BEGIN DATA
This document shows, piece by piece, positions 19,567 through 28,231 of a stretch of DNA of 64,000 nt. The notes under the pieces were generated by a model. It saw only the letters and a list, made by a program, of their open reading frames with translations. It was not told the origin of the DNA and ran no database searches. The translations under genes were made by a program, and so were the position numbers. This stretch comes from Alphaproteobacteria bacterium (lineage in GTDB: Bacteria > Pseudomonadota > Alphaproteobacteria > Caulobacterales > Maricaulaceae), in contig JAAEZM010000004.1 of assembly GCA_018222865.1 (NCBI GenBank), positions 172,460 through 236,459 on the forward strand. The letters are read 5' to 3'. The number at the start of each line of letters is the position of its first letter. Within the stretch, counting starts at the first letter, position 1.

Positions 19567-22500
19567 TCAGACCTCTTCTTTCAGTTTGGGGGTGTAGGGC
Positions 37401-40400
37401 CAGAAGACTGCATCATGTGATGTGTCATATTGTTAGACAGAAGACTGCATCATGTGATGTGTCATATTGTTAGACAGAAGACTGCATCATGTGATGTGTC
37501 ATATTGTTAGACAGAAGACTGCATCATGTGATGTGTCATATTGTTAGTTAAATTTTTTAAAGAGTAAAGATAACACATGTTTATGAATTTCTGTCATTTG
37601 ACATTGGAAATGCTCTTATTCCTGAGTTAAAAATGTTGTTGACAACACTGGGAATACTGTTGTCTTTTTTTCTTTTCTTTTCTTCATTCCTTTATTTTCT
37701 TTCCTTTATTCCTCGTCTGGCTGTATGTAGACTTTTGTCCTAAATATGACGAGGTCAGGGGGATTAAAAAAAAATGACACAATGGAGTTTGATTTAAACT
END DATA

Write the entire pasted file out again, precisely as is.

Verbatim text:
This document shows, piece by piece, positions 19,567 through 28,231 of a stretch of DNA of 64,000 nt. The notes under the pieces were generated by a model. It saw only the letters and a list, made by a program, of their open reading frames with translations. It was not told the origin of the DNA and ran no database searches. The translations under genes were made by a program, and so were the position numbers. This stretch comes from Alphaproteobacteria bacterium (lineage in GTDB: Bacteria > Pseudomonadota > Alphaproteobacteria > Caulobacterales > Maricaulaceae), in contig JAAEZM010000004.1 of assembly GCA_018222865.1 (NCBI GenBank), positions 172,460 through 236,459 on the forward strand. The letters are read 5' to 3'. The number at the start of each line of letters is the position of its first letter. Within the stretch, counting starts at the first letter, position 1.

Positions 19567-22500
19567 TCAGACCTCTTCTTTCAGTTTGGGGGTGTAGGGC
Positions 37401-40400
37401 CAGAAGACTGCATCATGTGATGTGTCATATTGTTAGACAGAAGACTGCATCATGTGATGTGTCATATTGTTAGACAGAAGACTGCATCATGTGATGTGTC
37501 ATATTGTTAGACAGAAGACTGCATCATGTGATGTGTCATATTGTTAGTTAAATTTTTTAAAGAGTAAAGATAACACATGTTTATGAATTTCTGTCATTTG
37601 ACATTGGAAATGCTCTTATTCCTGAGTTAAAAATGTTGTTGACAACACTGGGAATACTGTTGTCTTTTTTTCTTTTCTTTTCTTCATTCCTTTATTTTCT
37701 TTCCTTTATTCCTCGTCTGGCTGTATGTAGACTTTTGTCCTAAATATGACGAGGTCAGGGGGATTAAAAAAAAATGACACAATGGAGTTTGATTTAAACT